...really enjoy working with this team andthe clients that we work with. started out as a graphic designer and reallyfocused on the visual aspect of marketing and communications, but over the years reallyjust fell in love with brand storytelling and not allowed me to grow into thisposition. So I'm thankful for it and happy to be here today. Thankyou, Jenny, and yes, we all know that Bart has a bigfan club. Were you located, by the way? I am actually inHill head, South Carolina, but Bart and I work together for many yearsback in Indianapolis, so we always kind of go back to our midwest rootshere at Taylor Solutions. Yep, thank you, Jenny. And Lastman notleast, Matt. Yeah, thanks, Troy. I am Matt Bloom.I'm a content writer and strategist for killer solutions and I am coming to youfrom Fort Worth, Texas, although I've I've been living here for the lastcouple of years from Indiana, central India, and in fact, a few yearsback I was working for Indiana public radio and Muncie Indiana, and sobeing on this podcast a day it reminds me of my public media roots.That's fine, that is great. And you know, I just thought thatwe meet via zoom and it just doesn't down on me that this team asacross the country, which I think is wonderful, and I think it's toBart's credit that he taps into relationships, keeps them and can do that acrossthe country and deliver a great product. So I think it's time for meto back out of this conversation a little bit and turn it over to Bart. And Bart, if you can lead us through a discussion and help peopleunderstand the messaging in the creative side of the projects that we do together orthat you do with other clients. Yeah, thanks, thanks troy, and thanksJim for being a part of this. You know, it's such a greatthing to kind of have this conversation together and to be together. Wedo a lot of things like this. Zoom is kind of our friend andI tell a lot of people we've been using zoom before it was cool,you know, last five years, just because that's the way Kayli solutions works. Were Virtual Agency, and so we've got team members all around the countryand nearly all around the world to we've got several international team members. Soit's a pleasure to kind of all be together to kind of have this conversationabout some of the projects and we're kind of talking specifically about one project thatwe've been working on that we've been pretty proud of. That kind of representsa lot of other things and I think a lot of times when highed marketers, and the subject of this podcast is hired marketing and and all of uswithin the in the industry of marketing understand that it's pretty pretty diverse. There'sa lot of things that you can do with marketing and a lot of waysthat it can be branded and messaged and executed, and I think sometimes thechallenge is recognizing just how in depth. Sometimes it can be. And andI think the search campaign that we're doing right now for a medium size schoolthat we've you know, and all transparency, been trans been working with think patentedin Troy on that and again we thought it would be fun for anepisode or two just to kind of pull back the curtain and kind of talkabout our own processes and maybe our audience can learn from that. But Ithink it'd be worth just kind of starting a conversation a little bit about whenwe start these campaigns and we start these these projects, it's not just amatter of a couple postcards and a couple email templates. I mean it's alot more and I think troy, you did a great job a couple weeksago talking to Dan and Sean from think patent about really leaning into omnichannel marketingand all the different ways that we can do that. And so I guessI'll open it up first with with Jenny. I think that you know, youand I have worked on several projects across the years and we've done alot of different things. I I think this might be one of the largerprojects that we've kind of accomplished together. Maybe talk a little bit about howyou approach a project like this that is so multifaceted and maybe even just kindof back up and just for a second tell us about how multifaceted it was. Oh Gosh, well, this project.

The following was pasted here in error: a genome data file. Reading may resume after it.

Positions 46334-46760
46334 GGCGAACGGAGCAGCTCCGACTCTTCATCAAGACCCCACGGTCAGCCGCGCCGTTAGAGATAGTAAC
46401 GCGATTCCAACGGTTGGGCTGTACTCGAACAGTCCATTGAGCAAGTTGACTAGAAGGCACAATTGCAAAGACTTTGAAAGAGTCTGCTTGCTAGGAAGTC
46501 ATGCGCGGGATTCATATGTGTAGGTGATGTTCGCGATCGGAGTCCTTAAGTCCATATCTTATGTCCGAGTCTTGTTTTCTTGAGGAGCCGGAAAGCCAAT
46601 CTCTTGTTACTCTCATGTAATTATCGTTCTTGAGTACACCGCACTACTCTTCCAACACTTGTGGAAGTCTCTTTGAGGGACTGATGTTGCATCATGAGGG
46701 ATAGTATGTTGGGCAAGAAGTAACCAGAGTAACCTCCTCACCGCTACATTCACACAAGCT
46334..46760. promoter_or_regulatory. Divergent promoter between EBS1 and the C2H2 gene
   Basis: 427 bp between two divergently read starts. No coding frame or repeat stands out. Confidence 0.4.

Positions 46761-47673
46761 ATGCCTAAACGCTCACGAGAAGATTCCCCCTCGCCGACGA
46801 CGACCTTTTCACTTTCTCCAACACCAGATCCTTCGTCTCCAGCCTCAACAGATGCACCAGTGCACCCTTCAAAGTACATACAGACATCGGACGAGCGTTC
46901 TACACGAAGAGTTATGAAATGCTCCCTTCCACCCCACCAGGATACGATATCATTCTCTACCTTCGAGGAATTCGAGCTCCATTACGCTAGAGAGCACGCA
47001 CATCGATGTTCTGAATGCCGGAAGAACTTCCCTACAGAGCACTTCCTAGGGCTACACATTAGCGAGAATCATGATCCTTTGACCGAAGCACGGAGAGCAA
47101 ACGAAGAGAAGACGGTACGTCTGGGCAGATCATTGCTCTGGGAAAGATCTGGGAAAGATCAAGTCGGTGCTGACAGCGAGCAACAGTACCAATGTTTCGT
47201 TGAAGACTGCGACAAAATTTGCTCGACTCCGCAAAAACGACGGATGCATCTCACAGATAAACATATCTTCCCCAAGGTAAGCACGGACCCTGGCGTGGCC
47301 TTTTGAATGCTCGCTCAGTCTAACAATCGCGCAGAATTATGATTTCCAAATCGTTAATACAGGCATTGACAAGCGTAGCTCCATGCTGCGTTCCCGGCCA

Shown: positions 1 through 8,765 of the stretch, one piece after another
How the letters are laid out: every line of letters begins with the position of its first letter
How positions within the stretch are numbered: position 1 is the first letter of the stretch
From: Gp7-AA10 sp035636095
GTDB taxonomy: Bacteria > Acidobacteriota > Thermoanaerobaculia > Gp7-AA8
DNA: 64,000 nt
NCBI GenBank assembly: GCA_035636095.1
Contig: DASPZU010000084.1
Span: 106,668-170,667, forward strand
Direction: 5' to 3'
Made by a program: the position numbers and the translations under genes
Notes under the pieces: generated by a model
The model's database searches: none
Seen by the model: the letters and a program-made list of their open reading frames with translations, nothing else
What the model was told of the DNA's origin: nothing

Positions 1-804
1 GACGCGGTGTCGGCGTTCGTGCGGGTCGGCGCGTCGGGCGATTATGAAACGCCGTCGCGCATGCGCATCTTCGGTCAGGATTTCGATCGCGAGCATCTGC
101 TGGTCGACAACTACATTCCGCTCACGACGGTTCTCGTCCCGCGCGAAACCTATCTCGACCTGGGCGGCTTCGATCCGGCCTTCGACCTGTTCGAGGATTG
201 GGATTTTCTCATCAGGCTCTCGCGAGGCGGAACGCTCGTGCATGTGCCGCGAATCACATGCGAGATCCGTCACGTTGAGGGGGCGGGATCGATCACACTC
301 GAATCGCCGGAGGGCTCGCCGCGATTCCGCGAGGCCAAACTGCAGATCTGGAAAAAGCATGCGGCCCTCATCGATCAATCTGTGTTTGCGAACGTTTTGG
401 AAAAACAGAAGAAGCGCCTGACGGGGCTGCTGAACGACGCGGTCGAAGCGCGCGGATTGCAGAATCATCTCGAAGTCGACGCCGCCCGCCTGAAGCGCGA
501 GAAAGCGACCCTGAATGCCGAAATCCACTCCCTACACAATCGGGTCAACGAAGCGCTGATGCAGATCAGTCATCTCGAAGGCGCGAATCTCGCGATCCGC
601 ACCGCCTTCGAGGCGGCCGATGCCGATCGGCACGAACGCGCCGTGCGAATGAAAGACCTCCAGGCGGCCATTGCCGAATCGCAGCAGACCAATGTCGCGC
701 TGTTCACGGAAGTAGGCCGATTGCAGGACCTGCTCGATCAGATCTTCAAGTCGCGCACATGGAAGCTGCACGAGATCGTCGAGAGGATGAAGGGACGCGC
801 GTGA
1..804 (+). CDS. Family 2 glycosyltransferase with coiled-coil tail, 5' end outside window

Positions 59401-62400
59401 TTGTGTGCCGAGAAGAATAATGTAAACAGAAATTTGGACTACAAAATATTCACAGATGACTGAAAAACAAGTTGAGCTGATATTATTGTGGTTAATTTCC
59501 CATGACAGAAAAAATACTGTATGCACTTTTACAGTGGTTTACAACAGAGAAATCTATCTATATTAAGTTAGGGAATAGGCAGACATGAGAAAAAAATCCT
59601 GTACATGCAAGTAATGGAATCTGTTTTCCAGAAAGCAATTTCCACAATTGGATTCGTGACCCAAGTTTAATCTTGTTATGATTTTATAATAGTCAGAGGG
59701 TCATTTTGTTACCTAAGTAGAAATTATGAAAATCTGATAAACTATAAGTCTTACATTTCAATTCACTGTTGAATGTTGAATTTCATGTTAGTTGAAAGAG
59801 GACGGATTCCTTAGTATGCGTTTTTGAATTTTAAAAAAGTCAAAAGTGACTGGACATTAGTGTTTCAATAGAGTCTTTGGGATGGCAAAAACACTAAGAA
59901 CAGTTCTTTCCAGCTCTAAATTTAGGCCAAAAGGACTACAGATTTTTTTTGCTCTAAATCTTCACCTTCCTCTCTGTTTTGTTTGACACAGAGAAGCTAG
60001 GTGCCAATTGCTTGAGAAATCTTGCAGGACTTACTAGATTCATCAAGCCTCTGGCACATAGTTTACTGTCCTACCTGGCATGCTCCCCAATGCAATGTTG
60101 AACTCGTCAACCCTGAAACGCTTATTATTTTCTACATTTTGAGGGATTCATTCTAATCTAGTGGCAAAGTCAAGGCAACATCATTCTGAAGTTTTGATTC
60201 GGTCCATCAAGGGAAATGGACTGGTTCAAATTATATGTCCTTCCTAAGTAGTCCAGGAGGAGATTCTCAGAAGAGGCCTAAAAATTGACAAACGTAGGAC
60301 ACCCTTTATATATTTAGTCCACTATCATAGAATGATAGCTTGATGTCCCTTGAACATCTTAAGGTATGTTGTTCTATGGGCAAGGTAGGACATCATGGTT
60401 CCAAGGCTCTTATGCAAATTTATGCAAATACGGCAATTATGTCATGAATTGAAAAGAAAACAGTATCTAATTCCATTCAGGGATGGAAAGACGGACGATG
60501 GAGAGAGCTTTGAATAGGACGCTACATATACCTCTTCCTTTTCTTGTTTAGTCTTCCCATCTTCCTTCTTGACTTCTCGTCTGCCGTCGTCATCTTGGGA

I mean I think one thing thatI can say about it and that if you do look at it,at it kind of where we ended up and just the amount of materials thatwere great created in the amount of people that came together to bring this tofruition, it could be a little bit overwhelming. But I think one thingthat we have discovered over the years with Taylor solutions is to get started andto really get to know our clients is really the fundamental and foundational aspect ofhow we do what we do, and so, even though this was abigger project, we really started it and approached it in the same way,and that always starts with getting to know our client, with the discovery meeting, and in this instance those discovery meetings kind of grew and grew because whatwe want to ensure that we're doing is not reinventing the wheel for anyone.We want to really highlight brand strengths and come along with our clients for theride and really invite them to kind of celebrate their victories and then we honein on those victories, no matter, you know, small project or bigproject, to meet those communication goals. So and this instance we started thatexact same way and kind of reiterated back to the client what we heard wassuccessful with their messaging and marketing and put together a strategic campaign proposal that thendrilled that down into some audience segments based upon their perspective students. So Iwould say that was kind of a foundation for creative development. But I thinkMatt could really speak to then how, once we had those audiences identified,how we were able to take a cohesive message, highlight their brand and differentiatea little bit depending on who we were talking to. Yeah, and Ijust want to clarify for a moment for everyone that we're talking about a traditionalundergrad search campaign and sometimes people get confused with search searches kind of a industryhistorical term for purchase lists. I mean to be kind of a little bitmore of the way that works in typical marketing circles is that you buy alist of perspective students. In this particular instance we purchased about fifty five thousandnames, but I think that it's important to kind of understand that we're talkingabout a traditional undergrad campaign designed for enrollment, and so, mad I'll let youkind of take it from there. Yeah, and the way that Itend to think about the sort of the prospect journey is using the the Aidaframework, Aida attraction, interest, desire action. It is in some casesa little bit of an an oversimplification. You know, it's not always aperfect straight line that the prospect goes through. In fact, often times, youknow, you can attract them with some advertising or something that that getsthem into the into your communication flow, and they might spend a whole lotof time bouncing back and forth between learning about your institution, that is theinterest phase, and then building desire to take action. And then maybe somethinghappens in their life and they're not quite ready yet and and you know,then they're they're bouncing back to interest and they might sort of you know,not not to go and quite a perfectly linear pattern there. But basically whatwe're trying to do is move them systematically through these different stages. And sofrom a from a content running standpoint, that means that you're not going totalk to somebody who is, you know, just learning about up your institution forthe very first time the same way that you're talking with somebody who hasalready expressed interest. You know, you don't treat somebody who has come tobe a friend of yours the same way that you would treat a stranger.And so the overall strategy is fairly straightforward.